The Credit Union National Association won't appeal a court ruling that upholds a federal regulation severing management interlocks between industry trade groups and liquidity centers.

The industry's largest trade association announced its decision last Monday, one week after the U.S. District Court for the Eastern District of Virginia upheld a rule that, effective Jan. 1, 1996, will affect about half of the 41 corporate credit unions.

With its decision, the Madison, Wis.-based trade group hopes to cool the acrimony over corporate governance that has smoldered and flared between the industry and the National Credit Union Administration for the past 16 months.

"We look forward to putting this issue behind us and continuing to focus on the challenges facing the credit union movement - maintaining our unity and philosophy, meeting the financial needs of credit union members, and creating the systems and technology necessary to compete effectively in the 21st century," association president Ralph Swoboda said in a press release.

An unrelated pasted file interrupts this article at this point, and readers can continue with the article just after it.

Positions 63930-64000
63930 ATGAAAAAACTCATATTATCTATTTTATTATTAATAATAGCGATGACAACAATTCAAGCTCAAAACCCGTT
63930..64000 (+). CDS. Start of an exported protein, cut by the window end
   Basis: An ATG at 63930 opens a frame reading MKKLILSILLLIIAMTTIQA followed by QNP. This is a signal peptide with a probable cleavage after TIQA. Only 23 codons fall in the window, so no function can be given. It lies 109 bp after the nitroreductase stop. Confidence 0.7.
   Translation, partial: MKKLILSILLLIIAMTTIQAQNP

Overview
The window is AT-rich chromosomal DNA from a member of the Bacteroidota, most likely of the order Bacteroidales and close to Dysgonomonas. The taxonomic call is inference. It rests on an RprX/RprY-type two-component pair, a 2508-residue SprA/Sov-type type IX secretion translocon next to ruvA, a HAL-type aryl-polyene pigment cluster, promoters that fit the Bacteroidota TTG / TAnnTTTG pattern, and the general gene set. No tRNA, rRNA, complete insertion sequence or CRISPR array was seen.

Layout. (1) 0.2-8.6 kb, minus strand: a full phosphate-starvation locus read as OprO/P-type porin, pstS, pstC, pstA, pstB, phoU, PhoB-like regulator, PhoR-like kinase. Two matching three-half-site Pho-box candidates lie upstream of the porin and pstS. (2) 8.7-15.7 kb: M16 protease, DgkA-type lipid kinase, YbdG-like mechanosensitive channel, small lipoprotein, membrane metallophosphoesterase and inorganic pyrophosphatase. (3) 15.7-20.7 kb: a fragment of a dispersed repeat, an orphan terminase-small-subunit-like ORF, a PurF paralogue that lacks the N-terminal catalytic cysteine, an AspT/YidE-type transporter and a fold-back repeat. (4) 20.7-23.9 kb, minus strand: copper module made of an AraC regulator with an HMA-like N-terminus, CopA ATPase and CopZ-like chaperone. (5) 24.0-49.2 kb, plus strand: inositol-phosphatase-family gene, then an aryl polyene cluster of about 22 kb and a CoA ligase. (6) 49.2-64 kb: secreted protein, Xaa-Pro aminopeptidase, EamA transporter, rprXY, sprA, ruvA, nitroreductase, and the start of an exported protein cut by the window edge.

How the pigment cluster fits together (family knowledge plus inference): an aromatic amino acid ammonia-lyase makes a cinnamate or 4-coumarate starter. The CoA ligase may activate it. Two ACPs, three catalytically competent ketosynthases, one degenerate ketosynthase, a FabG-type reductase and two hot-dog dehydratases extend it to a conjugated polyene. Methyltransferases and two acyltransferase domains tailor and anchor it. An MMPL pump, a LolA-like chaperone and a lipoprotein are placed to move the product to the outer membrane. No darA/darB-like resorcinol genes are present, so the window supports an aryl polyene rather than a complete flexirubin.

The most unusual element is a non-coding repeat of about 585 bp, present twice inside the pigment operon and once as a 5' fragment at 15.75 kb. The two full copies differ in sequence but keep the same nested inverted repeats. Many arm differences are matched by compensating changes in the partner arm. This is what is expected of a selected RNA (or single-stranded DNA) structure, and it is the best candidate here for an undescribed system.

"We think their decision will be very helpful in putting this whole thing behind us," said Bob Loftus, director of public and congressional affairs for the agency.

The lawsuit was divisive within the trade group. Navy Federal Credit Union and Pentagon Federal Credit Union, the country's largest and third- largest credit unions, both quit the association over it, as did other institutions.

Although state credit union league leaders interviewed for this story believed in their cause - that the regulator should not be allowed to dictate the structure of corporate boards and management - they appreciated CUNA's attempt to mute hostilities with the regulator.

"I think the judge didn't look at the facts of the case," said Charles M. Whitney, president of the New York State Credit Union League, and, until recently, Empire Corporate Federal Credit Union. But "with the environment the way it is, I support the decision of CUNA not to do it."

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